SBI’s YONO App Is Sending Unstoppable Notifications; Users Are Hassled!

The notifications were the result of a technical error.

State Bank of India has received several complaints from its customers due to a deluge of spam notifications.

Notifications With Wrong Customer Names

Users of the bank’s mobile app Yono Lite took to Twitter to air their complaints and share screenshots displaying the problem.

Aside from the annoying frequency of the notifications, people have also been receiving notifications addressed to different names than that of the user.

The notifications were pertaining to eligibility and availability of instant personal loans.

One of several user complaints.

A Hack?

Some people theorised that the app had been hacked since they were not able to even log in to it.

They deleted the app as a precaution if it was really hacked.

Technical Glitch

SBI finally addressed the issues and said that the notifications were the result of a technical error.

It said that it is working to rectify the issue at the earliest and that it regrets the inconvenience caused.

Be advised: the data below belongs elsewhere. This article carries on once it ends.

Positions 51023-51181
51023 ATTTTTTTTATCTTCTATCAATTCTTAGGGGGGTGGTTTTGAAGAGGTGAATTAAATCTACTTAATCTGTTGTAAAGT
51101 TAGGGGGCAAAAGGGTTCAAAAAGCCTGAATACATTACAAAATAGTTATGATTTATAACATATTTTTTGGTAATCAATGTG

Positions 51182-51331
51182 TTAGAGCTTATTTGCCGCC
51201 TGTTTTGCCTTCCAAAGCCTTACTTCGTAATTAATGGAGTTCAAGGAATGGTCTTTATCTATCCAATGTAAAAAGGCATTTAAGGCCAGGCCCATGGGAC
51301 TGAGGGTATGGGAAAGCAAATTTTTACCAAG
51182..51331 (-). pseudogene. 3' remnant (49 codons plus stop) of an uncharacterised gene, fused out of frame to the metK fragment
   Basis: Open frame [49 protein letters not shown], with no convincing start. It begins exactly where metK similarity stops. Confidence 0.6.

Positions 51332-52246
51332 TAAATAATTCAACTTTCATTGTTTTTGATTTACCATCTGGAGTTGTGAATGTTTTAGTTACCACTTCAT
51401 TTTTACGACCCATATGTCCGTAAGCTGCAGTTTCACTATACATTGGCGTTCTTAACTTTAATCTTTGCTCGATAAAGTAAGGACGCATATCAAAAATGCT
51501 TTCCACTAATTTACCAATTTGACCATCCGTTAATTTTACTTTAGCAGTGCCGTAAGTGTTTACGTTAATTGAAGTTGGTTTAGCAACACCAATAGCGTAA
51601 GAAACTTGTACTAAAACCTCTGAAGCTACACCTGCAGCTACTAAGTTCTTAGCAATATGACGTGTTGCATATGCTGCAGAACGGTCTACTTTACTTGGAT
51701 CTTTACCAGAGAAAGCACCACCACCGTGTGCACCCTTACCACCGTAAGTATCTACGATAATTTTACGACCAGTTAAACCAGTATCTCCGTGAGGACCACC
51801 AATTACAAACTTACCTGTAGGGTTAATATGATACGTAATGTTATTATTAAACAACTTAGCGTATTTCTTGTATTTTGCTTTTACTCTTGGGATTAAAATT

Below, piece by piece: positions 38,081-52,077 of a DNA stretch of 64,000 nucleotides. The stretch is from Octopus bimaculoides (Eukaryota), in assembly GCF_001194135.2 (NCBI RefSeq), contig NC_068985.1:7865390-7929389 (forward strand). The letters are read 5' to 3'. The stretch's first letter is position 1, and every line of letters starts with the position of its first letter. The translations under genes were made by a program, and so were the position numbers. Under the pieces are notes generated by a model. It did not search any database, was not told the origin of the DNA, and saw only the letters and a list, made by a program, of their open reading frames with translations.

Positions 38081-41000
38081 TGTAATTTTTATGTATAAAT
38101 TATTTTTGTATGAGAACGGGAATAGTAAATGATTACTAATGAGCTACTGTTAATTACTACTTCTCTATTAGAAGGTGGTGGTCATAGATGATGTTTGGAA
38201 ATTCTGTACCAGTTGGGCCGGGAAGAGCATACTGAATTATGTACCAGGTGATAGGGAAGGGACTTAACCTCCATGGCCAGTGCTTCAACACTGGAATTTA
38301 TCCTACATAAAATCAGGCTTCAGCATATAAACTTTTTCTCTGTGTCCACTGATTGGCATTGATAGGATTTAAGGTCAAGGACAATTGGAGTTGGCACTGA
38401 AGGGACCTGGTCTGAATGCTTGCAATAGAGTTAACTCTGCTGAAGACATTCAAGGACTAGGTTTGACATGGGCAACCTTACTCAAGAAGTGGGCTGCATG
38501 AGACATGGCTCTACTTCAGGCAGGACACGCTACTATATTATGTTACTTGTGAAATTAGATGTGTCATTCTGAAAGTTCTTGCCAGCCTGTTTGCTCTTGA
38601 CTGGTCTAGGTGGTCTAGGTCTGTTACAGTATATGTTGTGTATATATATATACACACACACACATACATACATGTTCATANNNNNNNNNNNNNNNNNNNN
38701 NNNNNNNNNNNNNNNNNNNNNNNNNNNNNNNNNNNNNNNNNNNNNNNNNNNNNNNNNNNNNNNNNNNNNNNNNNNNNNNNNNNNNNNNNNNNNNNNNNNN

In related news, SBI said that it will create a separate digital entity and will revamp its current app.

SBI issues clarification.

Revamping Mobile Banking

It will now be called ‘Only Yono’ and existing Yono customers will be migrated to Only Yono in 12-18 months.

Only Yono will be the next generation of Yono (You Only Need One), a complete digital bank with “a leaner and modular architecture, more streamlined journeys, sleek and personalized customer-centric design and capturing value from ecosystems.”

Features And Benefits

It will also be built using modern technology, products, and take advantage of cloud computing to handle large volumes while also providing a superior customer experience.

The digital-only bank strategy helps the bank run it at a very low cost, up to 70% lower in steady state compared with traditional operations, according to a McKinsey report.

Its launch takes less time, has fewer constraints related to legacy technology, and it allows banks to test concepts at lower risk.

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